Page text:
Project 1 Take student collected trash (food trash, plastic trash, paper trash.) It works best to include all types of trash for this project.
Phase One: As a class dig the landfill hole and place your trash items in the landfill. Have students map the landfill area, so that you know where each type of trash is located, for the second phase of this project. Take photos of the trash items before covering your landfill with soil. Cover the landfill area and then have a classroom discussion about how long the trash items will take to decompose in the landfill. Discuss recycling options in your individual area. Field trip option; visit a local landfill in your area for students to see the reality of what our garbage actually does to the planet.
This is part one of a two part series on Recycling and Trash.
Recycling Photo Credit By: Bucklava
Making memories is what the end of the school year is all about. As a teacher I always tried to plan something the kids would love. One event that works well is to have an outdoor activity day combined with dying tie dye tee shirts. I’ve participated in such an event and I’ve planned a follow up event. It’s fun and well suited to work together. Here’s why.
When you tie dye you should really be in a space where sloppy messes don’t matter. The outdoors is a wonderful space for tie dye, if a pan of dye gets spilled the grass can be hosed down and there are no classroom messes to deal with. Secondly if you pair the tie dye activity with an outdoor activity such as volleyball or kickball then students can rotate in and out of the game to tie dye their shirt. This allows you to supervise the game and oversee shirts being made a few at a time, with no waiting or fussing among students. Remember when planning to choose a sporting activity that doesn’t require a huge team of players. This will allow you to start a few on the shirts and then rotate additional students into the tie dye and back into the game seamlessly.
This is a fun project to do with students or with the children in your family on a vacation day. I used this as a Science activity with my seventh grade students in Hawaii. The instructions and ingredients are simple enough that this ice cream project can also be used with younger age children. My students did this particular ice cream activity outside to minimize the mess. As an added bonus students can bring their favorite ice cream topping in a ziploc bag to add into the ice cream mixture as it is firming up.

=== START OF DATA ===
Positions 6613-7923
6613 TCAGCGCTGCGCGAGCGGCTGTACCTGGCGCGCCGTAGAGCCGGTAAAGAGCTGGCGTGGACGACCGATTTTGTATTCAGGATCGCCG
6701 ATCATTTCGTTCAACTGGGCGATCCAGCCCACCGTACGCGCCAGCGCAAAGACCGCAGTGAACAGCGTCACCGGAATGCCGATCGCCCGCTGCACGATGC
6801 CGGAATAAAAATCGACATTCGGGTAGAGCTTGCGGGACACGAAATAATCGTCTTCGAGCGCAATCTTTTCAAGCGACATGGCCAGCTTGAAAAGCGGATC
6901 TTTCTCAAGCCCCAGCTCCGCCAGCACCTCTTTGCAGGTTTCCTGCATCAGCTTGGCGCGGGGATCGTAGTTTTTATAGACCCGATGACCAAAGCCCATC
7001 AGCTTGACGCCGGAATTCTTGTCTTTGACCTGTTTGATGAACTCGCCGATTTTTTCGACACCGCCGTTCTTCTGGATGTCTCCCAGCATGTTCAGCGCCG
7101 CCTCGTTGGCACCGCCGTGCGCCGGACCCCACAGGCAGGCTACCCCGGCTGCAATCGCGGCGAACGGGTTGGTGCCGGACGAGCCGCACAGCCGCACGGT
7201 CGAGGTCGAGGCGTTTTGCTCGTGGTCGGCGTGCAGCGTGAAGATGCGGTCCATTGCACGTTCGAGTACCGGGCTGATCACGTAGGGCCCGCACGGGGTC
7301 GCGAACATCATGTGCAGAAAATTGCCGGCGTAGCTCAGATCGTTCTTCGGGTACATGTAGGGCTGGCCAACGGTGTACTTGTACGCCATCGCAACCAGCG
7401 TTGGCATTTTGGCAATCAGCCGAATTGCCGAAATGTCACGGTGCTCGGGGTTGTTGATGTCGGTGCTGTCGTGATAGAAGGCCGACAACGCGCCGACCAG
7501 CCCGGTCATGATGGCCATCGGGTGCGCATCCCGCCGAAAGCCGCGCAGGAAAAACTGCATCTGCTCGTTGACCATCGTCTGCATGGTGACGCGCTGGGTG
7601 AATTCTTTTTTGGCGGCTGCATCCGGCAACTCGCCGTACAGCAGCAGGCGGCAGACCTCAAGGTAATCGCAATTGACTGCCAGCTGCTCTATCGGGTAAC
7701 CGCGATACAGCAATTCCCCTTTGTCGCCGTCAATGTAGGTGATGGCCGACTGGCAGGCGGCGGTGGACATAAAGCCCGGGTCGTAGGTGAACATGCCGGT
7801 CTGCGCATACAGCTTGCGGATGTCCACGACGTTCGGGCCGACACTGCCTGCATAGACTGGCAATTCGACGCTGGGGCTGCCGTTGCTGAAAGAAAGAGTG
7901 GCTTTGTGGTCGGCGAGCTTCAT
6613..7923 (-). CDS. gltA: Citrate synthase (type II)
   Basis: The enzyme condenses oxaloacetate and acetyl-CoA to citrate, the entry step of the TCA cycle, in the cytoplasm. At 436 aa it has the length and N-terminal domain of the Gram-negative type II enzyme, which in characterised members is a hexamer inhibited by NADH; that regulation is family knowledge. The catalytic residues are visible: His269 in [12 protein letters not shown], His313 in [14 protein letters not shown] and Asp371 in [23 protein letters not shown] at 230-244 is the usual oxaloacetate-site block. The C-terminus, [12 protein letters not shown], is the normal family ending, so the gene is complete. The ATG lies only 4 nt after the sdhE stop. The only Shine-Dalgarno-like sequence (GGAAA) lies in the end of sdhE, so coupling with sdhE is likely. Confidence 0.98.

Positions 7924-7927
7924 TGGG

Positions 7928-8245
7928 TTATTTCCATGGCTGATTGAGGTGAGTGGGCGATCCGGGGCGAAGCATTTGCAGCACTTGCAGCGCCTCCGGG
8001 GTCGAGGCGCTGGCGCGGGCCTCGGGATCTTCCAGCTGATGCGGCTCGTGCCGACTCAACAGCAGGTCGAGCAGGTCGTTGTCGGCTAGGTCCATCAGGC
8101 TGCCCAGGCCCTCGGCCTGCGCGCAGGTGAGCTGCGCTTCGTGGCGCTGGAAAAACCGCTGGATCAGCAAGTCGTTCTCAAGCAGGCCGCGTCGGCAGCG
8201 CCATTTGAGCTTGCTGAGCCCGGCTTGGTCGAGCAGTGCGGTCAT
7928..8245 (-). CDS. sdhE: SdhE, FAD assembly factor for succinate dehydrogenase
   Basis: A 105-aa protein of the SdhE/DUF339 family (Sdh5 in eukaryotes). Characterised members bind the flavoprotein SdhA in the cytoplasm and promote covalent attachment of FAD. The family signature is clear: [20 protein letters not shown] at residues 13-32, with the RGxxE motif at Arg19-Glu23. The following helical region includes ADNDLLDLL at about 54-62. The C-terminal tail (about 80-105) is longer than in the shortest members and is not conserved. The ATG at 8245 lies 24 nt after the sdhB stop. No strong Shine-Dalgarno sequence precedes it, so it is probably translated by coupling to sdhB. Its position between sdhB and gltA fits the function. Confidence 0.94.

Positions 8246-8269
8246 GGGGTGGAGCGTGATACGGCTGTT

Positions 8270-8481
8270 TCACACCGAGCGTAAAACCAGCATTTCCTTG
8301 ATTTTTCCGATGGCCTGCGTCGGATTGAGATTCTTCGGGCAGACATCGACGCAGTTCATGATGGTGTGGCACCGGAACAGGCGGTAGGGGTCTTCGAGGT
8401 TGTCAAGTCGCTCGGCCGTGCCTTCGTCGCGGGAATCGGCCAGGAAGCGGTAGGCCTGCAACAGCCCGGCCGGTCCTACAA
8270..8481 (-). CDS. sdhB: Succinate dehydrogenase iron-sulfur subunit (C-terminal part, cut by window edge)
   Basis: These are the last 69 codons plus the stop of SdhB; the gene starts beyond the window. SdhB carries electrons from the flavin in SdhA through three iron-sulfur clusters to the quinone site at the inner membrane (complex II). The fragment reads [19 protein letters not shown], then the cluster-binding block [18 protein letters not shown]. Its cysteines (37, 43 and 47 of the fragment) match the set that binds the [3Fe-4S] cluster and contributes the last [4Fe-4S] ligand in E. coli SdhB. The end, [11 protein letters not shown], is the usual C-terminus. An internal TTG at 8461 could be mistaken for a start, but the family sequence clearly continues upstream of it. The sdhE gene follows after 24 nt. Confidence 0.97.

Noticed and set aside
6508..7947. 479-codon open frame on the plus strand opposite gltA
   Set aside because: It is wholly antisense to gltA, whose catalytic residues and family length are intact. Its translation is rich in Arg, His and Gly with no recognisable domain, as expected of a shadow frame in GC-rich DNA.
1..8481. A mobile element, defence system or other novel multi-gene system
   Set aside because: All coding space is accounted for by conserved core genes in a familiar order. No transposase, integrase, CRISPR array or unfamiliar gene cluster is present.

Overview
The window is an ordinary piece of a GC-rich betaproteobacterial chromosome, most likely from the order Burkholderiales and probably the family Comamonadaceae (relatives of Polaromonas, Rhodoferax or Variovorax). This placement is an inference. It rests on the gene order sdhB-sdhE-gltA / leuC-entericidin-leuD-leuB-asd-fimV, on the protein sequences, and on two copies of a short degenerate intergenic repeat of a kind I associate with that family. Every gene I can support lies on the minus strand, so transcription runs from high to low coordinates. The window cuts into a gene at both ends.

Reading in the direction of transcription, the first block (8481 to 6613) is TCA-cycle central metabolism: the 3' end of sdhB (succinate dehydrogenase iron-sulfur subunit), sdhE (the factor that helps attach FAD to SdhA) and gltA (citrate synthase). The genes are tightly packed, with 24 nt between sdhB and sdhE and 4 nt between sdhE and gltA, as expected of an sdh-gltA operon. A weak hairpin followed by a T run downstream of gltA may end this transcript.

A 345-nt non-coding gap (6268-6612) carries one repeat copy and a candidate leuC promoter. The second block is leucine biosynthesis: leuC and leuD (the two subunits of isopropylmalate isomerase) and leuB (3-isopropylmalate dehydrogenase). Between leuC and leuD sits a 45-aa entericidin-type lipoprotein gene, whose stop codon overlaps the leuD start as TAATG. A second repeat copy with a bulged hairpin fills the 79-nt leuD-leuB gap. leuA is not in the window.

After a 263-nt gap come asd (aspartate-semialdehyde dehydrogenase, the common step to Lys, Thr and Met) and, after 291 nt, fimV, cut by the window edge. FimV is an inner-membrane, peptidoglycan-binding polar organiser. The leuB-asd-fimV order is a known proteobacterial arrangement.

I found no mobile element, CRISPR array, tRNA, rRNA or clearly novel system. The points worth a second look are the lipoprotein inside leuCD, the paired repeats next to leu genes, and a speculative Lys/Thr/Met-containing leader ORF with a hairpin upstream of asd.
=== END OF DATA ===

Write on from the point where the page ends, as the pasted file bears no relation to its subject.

Here are links to three options for Homemade Ice Cream in a Bag.
http://familyfun.go.com/recipes/homemade-ice-cream-in-a-bag-684806/ (This one uses half and half.)
http://homeparents.about.com/od/recipesandcrafts/r/zip_icecream.htm (This one uses milk rather than half and half.)
http://www.teachnet.com/lesson/science/icecream051999.html (This one offers the option of making the ice cream in a coffee can.)
Ingredients and Materials to Make Ice Cream in a Bag
1 C half and half
2 Tbsp sugar
1/2 tsp vanilla
1/2 C rock salt
ziploc bags (One gallon size bag and one quart size bag will be needed for each recipe made)
permanent marker to put names on the ice cream bags
Divide your ice cream mixture into individual ziploc bags and then place the sealed bag of ice cream mixture into a larger gallon sized bag filled partially with ice. Add rock salt to the outer bag and seal it carefully. Have the students toss the ziploc bag back and forth within their hands, using the towels as needed, when the bags become too cold. I remember this project taking about 10-15 minutes. We then took the ice cream out of the exterior bag and placed it in the freezer for a firmer freeze. When you are taking the ice cream bag out of the larger bag to put it in the freezer wipe it off and then add in your individual ice cream toppings. When the ice cream is firm the kids can eat it directly from their individual bags which have been labeled with their name.
January is prime month for quality instruction. Yet it is also the time many of us have a hard time gearing up after the holidays. To help out, I’ve rounded up what I feel are the top tips from around the web as we launch into 2010. [Read more...]
As December approaches, many teachers are looking for ways to celebrate the Christmas holiday that keep both classroom discipline and budget in check. [Read more...]
Spelling lists are a necessary part of our weekly routine. We all want our students to do well, but still need to spend time creating exciting lessons for the rest of the curriculum. So how do we keep the spelling activities familiar enough to allow for self direction, yet fresh enough that the students won’t balk at the idea of doing them? Here are twenty-seven tips for primary through high school to help get you started. [Read more...]